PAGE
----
In principle, Chinamen did not have a particular regular job; quite the opposite, they changed a lot of positions searching for the most appropriate one. Fong See was not an exception; he tried his hand in the majority of the listed above professions. Frog worked in the potato fields, was an assistant in the laundry, washed dishes in the restaurants (See 32). Being not satisfied with this kind of life, he did his best to improve himself, his knowledge of English, the way he behaved, the mode of dressing, and continued searching for a better job. Through this process, Frong provided his family with some better-working perspectives, as eventually he reached the possible top of the society and became the richest man among the people of his expatriate community. His successors had to work as they were to take over the business or wanted to start their own (See 284).

The frog was happy to have his wife Ticie nearby as she empowered and assisted him. Tice’s command of English and her husband’s knowledge of China and its industry enforced the business, so together they were able to make more money each month (See 54). However, many ordinary Chinese Americans had to work patiently for years, earning few, saving every cent, and living poorly (Sandmeyer 29).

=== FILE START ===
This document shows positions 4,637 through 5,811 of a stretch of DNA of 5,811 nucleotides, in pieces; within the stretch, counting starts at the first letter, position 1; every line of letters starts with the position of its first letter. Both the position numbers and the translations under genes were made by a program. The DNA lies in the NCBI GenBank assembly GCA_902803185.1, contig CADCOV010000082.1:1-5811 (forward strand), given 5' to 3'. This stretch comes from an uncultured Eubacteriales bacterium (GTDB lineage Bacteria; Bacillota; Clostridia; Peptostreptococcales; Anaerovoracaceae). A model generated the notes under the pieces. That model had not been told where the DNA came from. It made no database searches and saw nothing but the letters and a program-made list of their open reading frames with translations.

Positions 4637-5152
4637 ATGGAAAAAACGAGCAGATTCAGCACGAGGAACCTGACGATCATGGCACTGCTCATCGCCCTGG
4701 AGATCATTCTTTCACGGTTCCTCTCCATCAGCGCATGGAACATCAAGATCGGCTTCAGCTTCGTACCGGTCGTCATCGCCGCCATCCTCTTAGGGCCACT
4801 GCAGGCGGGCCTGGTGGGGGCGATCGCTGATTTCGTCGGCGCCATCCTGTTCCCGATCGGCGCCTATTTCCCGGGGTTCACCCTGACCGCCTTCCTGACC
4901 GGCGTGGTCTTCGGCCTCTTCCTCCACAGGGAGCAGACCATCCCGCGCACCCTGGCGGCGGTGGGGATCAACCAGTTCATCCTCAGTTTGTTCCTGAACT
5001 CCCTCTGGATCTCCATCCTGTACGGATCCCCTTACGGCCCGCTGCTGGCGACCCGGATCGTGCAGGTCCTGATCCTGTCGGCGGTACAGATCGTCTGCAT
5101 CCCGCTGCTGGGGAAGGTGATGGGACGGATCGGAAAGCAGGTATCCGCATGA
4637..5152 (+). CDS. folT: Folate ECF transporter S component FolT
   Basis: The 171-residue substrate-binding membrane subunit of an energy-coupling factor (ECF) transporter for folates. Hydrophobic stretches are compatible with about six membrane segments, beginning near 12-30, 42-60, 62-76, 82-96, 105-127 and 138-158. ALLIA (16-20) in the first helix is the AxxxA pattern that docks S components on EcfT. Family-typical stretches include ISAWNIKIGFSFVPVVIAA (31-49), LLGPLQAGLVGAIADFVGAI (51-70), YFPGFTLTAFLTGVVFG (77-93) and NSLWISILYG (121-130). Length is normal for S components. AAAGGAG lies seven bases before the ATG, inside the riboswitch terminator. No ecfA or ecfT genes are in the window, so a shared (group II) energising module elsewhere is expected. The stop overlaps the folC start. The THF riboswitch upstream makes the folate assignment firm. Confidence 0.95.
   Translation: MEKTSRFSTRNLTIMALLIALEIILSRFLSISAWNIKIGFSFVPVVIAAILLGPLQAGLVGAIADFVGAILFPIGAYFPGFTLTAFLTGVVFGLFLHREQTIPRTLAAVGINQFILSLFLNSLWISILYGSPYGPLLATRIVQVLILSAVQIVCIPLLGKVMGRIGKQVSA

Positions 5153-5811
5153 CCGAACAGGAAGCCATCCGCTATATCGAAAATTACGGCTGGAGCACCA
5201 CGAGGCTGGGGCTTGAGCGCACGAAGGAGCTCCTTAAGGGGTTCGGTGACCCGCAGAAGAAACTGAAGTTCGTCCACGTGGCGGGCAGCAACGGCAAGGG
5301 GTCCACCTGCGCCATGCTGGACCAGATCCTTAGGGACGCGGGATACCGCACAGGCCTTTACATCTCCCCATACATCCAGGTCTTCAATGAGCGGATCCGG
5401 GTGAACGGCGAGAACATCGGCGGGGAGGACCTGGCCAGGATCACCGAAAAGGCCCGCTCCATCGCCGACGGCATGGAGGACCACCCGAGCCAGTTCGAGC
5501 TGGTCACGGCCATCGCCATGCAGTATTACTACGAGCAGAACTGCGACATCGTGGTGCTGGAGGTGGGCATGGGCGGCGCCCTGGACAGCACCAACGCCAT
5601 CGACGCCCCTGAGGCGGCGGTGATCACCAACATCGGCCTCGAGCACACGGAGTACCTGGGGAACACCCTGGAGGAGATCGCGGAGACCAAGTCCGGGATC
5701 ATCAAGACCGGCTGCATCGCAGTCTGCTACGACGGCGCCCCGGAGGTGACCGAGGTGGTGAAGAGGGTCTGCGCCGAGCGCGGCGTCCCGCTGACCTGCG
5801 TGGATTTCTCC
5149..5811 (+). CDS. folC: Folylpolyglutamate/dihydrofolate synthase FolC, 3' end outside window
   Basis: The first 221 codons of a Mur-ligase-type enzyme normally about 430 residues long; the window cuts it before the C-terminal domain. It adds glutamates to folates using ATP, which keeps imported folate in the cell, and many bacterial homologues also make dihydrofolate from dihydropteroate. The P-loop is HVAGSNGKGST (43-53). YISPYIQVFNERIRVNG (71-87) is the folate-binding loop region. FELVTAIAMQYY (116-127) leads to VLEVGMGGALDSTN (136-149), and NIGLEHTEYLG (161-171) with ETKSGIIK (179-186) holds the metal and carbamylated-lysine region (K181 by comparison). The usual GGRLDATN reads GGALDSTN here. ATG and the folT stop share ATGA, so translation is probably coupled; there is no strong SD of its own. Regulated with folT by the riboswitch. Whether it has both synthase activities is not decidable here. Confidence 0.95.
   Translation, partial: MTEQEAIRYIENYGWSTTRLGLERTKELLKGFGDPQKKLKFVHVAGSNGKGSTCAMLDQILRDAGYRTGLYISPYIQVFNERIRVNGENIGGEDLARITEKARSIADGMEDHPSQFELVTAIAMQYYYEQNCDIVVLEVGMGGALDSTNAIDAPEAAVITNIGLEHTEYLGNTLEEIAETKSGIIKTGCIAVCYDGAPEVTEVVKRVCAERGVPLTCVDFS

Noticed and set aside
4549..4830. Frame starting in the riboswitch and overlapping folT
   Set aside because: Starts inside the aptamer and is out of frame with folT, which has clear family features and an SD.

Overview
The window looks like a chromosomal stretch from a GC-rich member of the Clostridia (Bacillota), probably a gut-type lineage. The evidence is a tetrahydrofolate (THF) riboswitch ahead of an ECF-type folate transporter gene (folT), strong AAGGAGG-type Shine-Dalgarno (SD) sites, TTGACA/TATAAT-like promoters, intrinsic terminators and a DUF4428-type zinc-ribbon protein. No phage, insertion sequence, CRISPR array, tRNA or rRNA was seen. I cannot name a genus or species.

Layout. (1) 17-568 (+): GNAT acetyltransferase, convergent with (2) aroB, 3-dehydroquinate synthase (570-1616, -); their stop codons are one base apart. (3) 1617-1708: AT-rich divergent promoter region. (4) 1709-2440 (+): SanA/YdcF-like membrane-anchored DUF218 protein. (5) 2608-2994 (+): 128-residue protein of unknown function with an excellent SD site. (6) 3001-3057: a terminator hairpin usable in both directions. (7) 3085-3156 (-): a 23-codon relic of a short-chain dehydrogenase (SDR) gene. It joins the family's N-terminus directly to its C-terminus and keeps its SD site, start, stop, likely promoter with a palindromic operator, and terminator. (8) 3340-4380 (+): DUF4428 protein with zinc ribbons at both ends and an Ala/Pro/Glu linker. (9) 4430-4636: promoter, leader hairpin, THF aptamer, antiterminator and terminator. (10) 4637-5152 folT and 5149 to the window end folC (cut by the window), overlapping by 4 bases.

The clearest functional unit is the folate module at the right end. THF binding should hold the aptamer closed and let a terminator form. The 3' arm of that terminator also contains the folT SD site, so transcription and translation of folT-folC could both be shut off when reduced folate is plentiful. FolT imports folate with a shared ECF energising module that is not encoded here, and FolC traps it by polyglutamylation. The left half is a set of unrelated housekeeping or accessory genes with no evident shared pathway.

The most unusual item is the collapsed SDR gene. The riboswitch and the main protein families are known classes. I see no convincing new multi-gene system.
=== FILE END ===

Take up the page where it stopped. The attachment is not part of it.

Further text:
Thus, it may be said that labor in the Golden State for Chinese American people was connected with a range of difficulties. They had not only to adjust to a new country, its cultural sensitivities, and its citizens but also to get used to a new position in the society and employers. Moreover, only a few men were able to get a good working place while women faced underestimation of their abilities. However, those who gained prosperity would never regret moving to the Golden State.

Works Cited

Chew, William. Nameless Builders of the Transcontinental Railway: The Chinese Workers of the Central Pacific Railroad. Victoria, BC: Trafford, 2004. Print.

Lim, Shirley Jennifer. A Feeling of Belonging Asian American Women’s Public Culture, 1930-1960. New York: New York University Press, 2006. Print.

Kraus, George. “Chinese Laborers and the Construction of the Central Pacific.” Utah Historical Quarterly, 37.1 (1969): 41-57. Print.

Sandmeyer, Elmer Clarence. The Anti-Chinese Movement in California. Urbana: University of Illinois, 1973. Print.

Saxton, Alexander. The Indispensable Enemy: Labor and the Anti-Chinese Movement in California. Berkeley: University of California, 1971. Print.

See, Lisa. On Gold Mountain: The One-Hundred-Year Odyssey of My Chinese-American Family, New York: Vintage Books, 1996. Print.